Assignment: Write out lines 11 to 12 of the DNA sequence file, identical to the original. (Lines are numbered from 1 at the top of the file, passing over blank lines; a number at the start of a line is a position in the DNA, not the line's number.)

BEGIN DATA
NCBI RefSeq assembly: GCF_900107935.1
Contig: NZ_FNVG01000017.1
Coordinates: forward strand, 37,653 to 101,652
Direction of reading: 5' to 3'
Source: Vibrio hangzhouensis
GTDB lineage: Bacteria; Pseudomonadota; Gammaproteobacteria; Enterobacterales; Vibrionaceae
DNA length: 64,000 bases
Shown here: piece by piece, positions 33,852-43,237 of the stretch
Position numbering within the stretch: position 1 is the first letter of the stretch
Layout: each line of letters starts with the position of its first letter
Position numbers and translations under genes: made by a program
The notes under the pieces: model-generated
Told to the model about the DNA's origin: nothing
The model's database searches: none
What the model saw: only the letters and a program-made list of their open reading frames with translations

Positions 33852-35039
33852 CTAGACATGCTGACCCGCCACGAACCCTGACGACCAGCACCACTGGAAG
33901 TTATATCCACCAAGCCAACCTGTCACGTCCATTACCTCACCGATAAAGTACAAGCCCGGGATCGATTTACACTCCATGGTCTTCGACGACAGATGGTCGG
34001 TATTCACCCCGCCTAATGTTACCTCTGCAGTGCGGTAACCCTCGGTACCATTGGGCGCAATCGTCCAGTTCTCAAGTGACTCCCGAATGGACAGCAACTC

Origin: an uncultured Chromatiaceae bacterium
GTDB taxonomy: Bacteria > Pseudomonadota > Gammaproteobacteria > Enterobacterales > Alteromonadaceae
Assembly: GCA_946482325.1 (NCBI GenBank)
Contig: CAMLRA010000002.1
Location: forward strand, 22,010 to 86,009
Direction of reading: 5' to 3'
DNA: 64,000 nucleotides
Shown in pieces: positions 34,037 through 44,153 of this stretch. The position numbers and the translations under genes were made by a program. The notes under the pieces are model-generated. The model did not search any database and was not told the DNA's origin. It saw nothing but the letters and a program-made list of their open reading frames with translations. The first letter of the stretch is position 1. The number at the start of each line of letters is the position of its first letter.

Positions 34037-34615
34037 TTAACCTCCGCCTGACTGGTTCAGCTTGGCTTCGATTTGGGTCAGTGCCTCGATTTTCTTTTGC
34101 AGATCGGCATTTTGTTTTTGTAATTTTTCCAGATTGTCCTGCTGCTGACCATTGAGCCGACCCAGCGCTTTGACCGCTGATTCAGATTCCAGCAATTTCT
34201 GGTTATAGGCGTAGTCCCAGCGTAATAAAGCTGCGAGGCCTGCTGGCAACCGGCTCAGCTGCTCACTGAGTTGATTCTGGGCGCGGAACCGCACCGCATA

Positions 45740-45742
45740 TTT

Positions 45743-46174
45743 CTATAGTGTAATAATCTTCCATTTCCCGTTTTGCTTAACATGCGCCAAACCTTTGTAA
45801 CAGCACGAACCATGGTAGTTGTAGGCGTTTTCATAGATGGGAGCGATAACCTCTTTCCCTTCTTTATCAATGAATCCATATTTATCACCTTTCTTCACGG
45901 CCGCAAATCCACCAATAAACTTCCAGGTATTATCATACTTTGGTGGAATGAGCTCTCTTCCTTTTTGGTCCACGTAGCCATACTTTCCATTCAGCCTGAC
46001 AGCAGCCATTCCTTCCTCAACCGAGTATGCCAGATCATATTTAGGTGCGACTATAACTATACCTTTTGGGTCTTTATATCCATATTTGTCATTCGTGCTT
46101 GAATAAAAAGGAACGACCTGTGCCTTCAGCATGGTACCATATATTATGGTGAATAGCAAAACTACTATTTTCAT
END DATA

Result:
Position numbers and translations under genes: made by a program
The notes under the pieces: model-generated